As part of a photography class, I am walking Lauritzen Gardens once a month this year. The photo below captures part of the Victorian Garden, a gift from the Hitchcock Foundation in memory of two sisters, within Lauritzen Gardens. While the temperatures are still too cold to plant vulnerable annuals, the tulips and daffodils are in full bloom at the moment. I am enjoying capturing the seasonal changes with my camera, especially trying different aperture settings and working the angles. Once I import my photos into Lightroom, my perspective changes as I begin to think about creating art with a photograph. For example, I created the page below with this photo.

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This next photo was the source for another layout.

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Despite appearing quite different, both layouts reflect my style as I created pages with some photographs that I made on my walk in the gardens. To both photos, I applied a custom filter using Topaz Simplify. On both layouts I used masks and blended the photos. On both pages, I extracted part of a photo and used threads to anchor the extractions. On both pages, I wrote some journaling and added the date and a title.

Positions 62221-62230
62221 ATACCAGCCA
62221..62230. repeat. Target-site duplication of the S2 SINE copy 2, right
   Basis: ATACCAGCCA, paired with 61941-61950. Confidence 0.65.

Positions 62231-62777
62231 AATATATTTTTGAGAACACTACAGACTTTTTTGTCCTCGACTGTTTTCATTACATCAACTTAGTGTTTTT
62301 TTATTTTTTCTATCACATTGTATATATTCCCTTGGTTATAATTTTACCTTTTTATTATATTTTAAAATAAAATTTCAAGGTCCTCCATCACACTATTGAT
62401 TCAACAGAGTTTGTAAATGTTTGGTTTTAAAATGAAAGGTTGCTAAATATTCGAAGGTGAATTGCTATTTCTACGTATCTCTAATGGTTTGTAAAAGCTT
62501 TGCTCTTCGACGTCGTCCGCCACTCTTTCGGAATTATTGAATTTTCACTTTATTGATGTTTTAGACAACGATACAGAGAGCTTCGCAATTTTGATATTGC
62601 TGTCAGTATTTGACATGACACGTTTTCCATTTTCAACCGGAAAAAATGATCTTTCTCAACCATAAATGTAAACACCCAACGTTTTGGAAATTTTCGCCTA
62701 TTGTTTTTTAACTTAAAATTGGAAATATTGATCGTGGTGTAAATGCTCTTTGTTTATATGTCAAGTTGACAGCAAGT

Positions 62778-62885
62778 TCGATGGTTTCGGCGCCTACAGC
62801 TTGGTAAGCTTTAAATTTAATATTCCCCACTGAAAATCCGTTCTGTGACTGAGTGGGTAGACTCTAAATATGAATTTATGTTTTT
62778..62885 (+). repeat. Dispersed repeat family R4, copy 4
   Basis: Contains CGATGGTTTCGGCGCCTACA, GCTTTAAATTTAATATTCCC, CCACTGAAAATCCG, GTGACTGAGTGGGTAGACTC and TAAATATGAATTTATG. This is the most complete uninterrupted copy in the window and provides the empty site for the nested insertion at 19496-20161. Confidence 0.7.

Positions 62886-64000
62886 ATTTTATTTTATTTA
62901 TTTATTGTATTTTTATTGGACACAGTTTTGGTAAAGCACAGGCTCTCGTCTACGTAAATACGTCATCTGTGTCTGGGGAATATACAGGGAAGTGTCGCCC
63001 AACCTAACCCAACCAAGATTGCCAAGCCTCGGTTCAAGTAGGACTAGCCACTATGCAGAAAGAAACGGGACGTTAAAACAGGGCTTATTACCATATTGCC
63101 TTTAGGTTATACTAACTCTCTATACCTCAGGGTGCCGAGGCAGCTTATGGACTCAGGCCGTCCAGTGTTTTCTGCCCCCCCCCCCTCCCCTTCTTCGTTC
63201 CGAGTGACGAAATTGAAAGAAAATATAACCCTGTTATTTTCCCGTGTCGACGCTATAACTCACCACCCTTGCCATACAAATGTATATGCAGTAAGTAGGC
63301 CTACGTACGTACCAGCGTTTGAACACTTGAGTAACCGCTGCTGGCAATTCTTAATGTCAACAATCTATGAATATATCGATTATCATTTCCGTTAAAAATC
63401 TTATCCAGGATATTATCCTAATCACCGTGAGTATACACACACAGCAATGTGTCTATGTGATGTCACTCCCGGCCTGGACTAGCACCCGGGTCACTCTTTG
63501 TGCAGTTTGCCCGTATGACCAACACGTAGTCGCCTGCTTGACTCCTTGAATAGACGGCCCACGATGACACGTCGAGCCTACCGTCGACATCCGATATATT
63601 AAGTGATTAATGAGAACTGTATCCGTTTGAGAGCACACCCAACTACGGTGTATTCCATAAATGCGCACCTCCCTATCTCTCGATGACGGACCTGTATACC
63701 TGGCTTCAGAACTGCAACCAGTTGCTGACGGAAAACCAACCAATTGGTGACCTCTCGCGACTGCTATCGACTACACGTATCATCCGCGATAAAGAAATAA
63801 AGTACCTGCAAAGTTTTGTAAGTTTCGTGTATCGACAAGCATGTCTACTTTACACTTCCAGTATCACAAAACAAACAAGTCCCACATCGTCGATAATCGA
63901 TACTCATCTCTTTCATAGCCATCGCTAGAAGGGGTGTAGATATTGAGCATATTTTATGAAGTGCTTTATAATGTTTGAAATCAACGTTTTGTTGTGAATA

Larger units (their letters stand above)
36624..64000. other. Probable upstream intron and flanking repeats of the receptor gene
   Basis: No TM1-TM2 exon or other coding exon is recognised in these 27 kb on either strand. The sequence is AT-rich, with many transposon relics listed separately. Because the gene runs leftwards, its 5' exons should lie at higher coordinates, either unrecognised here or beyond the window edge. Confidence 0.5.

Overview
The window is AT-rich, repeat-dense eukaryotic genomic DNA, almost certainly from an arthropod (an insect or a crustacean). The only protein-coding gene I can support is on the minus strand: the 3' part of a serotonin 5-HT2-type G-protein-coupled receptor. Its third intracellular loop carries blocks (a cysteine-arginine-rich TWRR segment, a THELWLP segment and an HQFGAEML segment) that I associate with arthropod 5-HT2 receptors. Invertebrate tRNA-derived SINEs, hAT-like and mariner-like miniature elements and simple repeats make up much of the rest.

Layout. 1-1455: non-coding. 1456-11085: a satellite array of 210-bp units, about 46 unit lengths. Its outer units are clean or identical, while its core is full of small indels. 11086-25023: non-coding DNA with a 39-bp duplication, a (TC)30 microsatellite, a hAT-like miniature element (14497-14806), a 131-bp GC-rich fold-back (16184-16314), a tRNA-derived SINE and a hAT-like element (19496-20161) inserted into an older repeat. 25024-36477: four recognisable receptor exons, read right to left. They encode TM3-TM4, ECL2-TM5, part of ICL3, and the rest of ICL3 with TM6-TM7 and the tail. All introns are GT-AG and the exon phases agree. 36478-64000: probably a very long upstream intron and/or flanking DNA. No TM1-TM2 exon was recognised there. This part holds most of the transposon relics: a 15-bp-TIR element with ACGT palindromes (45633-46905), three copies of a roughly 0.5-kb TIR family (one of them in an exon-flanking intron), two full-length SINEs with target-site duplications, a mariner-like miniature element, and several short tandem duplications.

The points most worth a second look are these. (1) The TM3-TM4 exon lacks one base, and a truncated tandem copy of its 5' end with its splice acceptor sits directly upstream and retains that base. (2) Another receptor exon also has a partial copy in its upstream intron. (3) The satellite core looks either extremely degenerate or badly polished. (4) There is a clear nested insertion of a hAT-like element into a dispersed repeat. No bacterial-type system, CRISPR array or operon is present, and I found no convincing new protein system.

At one point, I wondered if I had my own style; I read an interesting article about finding your own style in the October 2012 issue of Masterful Scrapbooking. The article stated that eventually you find your style if you remember why you’re making pages, use products you like, practice what you’re good at and continue to develop your skills. Blending, artistic filters, extractions and journaling reflect my preferences and strengths for creating an artsy page; they are part of my style. The way I work with color, my preference for solid colors and texture, my emphasis on balance, the products I use are part of my style. My scrapbooking style is as distinctive as my writing voice and the photographs that I make. I want my family to see and hear my voice in the pages that I create because it is for them that I am making photographs and creating pages.